Rare genetic mutation increases muscles, weight of sleek breed. Wendy the Whippet has a genetic disorder that has resulted in an exceptionally muscular appearance.
People mistake her for a pitbull with a pinhead, but Wendy the whippet is one rare breed.
So rare that the Central Saanich dog recently graced the New York Times. She also had several of her photos shown on The Today Show, all because of a rare genetic mutation that has led to her being the Incredible Hulk of dogs.
Wendy is a 27-kilogram rippling mass of muscle. Forget the so-called six-pack stomach: Wendy has a 24-pack. And the muscles around her neck are so thick, they look like a lion's ruff.
"People have referred to her as Arnold Schwarzenegger," says doting owner Ingrid Hansen, stroking Wendy's sleek black coat and white chest.
Wendy was recently part of a genetics study done in the U.S. on mutation in the myostatin gene in whippets, which resemble greyhounds in appearance. The National Institute of Health study reported that whippets with one single defective copy of the gene have increased muscle mass that can enhance racing performance in the breed, known for speeds up to 60 kilometres an hour.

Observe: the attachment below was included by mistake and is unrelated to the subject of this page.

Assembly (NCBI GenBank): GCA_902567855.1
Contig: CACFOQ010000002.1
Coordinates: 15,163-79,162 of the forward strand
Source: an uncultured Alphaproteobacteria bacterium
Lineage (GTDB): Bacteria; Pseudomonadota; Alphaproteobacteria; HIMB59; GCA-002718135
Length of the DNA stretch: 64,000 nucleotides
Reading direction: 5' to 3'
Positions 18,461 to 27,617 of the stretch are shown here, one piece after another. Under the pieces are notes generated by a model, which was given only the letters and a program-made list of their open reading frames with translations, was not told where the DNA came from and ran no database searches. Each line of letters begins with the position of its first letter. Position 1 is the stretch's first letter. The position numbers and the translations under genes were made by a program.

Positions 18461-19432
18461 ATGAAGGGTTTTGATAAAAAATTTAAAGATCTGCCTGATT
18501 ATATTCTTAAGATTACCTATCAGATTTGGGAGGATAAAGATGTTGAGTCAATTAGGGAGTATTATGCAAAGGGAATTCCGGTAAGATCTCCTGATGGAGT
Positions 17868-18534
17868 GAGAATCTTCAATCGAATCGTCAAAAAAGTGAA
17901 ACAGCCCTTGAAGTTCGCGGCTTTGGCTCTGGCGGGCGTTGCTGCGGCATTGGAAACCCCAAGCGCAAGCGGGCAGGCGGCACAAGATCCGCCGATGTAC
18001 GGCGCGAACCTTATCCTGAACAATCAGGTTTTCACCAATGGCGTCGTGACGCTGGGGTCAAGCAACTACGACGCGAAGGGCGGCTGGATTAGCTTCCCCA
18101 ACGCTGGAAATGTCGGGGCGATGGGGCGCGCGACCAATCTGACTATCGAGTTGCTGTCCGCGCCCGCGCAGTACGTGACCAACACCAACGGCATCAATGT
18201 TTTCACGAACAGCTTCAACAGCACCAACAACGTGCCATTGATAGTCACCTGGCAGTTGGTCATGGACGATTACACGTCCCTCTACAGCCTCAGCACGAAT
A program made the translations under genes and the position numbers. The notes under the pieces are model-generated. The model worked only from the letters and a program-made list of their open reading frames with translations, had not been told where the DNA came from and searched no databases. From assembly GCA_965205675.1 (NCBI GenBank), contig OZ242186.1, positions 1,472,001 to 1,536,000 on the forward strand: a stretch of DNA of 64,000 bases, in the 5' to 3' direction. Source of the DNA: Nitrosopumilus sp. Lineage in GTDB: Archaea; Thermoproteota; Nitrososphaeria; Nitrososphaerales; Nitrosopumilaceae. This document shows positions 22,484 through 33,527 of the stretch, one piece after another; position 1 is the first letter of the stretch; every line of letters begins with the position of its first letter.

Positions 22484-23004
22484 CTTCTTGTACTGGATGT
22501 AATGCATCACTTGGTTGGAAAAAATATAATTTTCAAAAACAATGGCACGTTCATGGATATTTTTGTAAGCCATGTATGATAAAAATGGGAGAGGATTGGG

But whippets with two mutated copies of the gene become "double-muscled," like Wendy. It has been seen before in one human, and also in mice, cattle and sheep, says the study.
The uber-muscled whippets are called "bullies," not because of their nature -- Wendy likes nothing better than a good back scratch and isn't shy about sitting in your lap to ask for one -- but because of their size. She's about twice the weight of an average whippet, but with the same height and small narrow head -- and the same size heart and lungs, which means she probably won't live as long as normal whippets.
Hansen has had Wendy, now four, since she bought the dog from a Shawnigan Lake breeder when she was eight months old.
Wendy landed in clover. She lives on an acreage, runs around with other dogs and horses, sleeps on Hansen's bed and pretty much anywhere else she wants to.
People are often afraid when the muscle-bound dog runs up to them on her dainty whippet-thin legs, but they soon realize she's friendly, Hansen said.